Dove Hunting

I didn't grow up hunting doves, when I was younger there wasn't even a dove season. Minnesota just wasn't one of those states that had a dove season. In 2006 they opened up dove hunting for the first time since 1947 and many people didn't think it was necessary. The opposition insisted that hunters were using the dove hunt, which starts September 1st, as an opportunity to get out in the field and use doves as target practice to prepare for the upcoming bird hunting seasons. I was listening to the radio the other morning and the outdoor talk show was discussing the dove hunt. Here in Minnesota hunters shot around 50,000 doves last year and never even dented the resident population of the birds. Minnesotans just aren't that into hunting doves and only a few have taking it up.

I am one of those hunters that decided this year that I was going to make an effort to scout and hunt doves in the hope that I might be able to eat a few of them to see if they are even worth hunting. I started reading online reports of what I should be looking for and the best times to hunt and pretty much everything I read said dove hunting is all about scouting birds. You need to spend some time in the field before the season starts to find out what time the birds start their daily trek from their roost to the fields that they eat out of. My hunting partner for this adventure was going to be Rick Edwards, an old friend and promising outdoorsman. Rick scouted a few fields near Cannon Falls, MN and I watched a few near Rosemount, MN and we decided we would try one of the fields Rick had been watching.

We arrived to the wildlife management area around 7:00 am and walked into the field following a tree line. About a quarter mile into our walk we saw our first doves of the day and practiced what I like to call, "shoot and release", this is when you shoot many times and the birds continue to fly away unharmed. We decided to sit tight and see if anymore flew over and got lucky as many more birds flew over. After several more rounds of shoot and release we finally got our first and only two doves of the day. Rick got the first one and I got the second. We spent several more hours out in the field that day but did not get anymore doves. Around 11:00 am we called it a day and took our two birds’ home. Rick decided that one bird probably wasn't going to feed him and his wife so he gave me his bird and I took them home.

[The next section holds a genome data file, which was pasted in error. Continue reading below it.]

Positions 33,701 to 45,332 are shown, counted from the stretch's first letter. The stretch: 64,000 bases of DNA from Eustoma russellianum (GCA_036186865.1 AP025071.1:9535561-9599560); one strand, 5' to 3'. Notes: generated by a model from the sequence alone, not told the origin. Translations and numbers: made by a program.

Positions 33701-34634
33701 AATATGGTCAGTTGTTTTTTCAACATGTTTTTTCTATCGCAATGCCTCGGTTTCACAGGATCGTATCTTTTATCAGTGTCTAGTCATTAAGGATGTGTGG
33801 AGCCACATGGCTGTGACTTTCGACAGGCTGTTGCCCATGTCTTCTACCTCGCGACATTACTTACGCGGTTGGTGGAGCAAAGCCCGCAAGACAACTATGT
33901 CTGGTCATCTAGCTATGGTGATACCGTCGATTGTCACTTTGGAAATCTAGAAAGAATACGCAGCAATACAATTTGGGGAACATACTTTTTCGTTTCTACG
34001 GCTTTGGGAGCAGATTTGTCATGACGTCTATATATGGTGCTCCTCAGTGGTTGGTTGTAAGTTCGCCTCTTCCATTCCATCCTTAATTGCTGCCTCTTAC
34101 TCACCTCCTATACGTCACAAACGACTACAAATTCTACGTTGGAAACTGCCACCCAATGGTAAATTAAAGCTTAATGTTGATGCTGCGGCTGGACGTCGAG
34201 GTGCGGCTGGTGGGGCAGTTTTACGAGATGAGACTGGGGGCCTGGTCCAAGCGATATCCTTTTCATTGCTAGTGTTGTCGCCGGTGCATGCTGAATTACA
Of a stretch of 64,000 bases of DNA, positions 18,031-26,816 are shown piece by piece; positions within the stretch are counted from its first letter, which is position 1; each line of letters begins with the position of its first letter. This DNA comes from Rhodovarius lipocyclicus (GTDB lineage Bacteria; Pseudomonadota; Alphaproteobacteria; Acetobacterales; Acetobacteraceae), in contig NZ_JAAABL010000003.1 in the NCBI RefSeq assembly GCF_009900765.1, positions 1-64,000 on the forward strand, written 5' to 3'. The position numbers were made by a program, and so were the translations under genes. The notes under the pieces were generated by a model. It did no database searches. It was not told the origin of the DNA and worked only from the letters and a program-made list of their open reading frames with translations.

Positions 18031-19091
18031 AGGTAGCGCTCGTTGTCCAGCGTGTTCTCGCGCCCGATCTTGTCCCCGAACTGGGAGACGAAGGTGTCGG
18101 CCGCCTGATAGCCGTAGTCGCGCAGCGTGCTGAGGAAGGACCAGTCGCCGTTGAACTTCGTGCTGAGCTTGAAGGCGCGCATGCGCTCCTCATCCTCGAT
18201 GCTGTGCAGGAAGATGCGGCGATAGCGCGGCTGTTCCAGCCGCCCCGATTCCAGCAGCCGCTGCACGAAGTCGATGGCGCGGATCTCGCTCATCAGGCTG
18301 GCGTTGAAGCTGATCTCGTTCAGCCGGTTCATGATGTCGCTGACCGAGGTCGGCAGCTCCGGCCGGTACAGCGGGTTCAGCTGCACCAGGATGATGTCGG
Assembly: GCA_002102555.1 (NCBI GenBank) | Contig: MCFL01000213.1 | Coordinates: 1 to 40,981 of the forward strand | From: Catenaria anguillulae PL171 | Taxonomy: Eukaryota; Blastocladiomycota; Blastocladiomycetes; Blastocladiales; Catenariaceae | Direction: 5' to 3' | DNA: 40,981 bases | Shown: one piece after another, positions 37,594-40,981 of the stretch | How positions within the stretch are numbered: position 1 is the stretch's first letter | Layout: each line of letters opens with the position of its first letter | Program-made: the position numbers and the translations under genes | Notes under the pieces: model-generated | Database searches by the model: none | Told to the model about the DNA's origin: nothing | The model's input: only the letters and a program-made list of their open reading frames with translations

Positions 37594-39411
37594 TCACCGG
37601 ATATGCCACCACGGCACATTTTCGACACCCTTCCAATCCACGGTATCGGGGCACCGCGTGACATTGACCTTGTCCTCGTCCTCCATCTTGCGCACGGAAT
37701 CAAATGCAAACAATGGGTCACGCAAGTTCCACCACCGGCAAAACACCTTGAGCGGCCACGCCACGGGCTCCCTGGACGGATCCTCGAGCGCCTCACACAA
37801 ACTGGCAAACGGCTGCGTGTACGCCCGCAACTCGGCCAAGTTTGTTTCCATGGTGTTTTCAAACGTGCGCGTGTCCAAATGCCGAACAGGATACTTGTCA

The first thing I noticed about these birds was how easy they were to pluck, each bird took about a minute to do and we as clean as waxed ducks. The next thing I needed to do was figure out how I was going to cook them. I had never cooked doves before and had only eaten them twice, the last time I had them they were marinated in Italian dressing and wrapped with bacon and half a jalapeño. Although those were tasty, I was hoping for something more. While we were out hunting the whole area we were in was filled with juniper so I started thinking it would be fun to roast these little birds with juniper and see what I get. I took 6 juniper berries, one clove of garlic, salt, pepper and olive oil and mashed it together in my mortar and pestle I then added one tablespoon of mayonnaise to the mixture and painted it on the doves. I roasted the doves in the oven at 500 degrees for 12 minutes and the results were amazing. I couldn't believe that these little doves could be so flavorful and have such a rich tasting meat.

Some of those who oppose the hunting of doves say that there isn't enough meat on them to bother with but I would disagree. I think if I had three birds per person everybody would be full. It is true that the wings and legs don't hold a lot of meat but the breasts of the bird were very good sized and as good as any bird I have ever eaten. I will most definitely be heading back out to shoot more doves.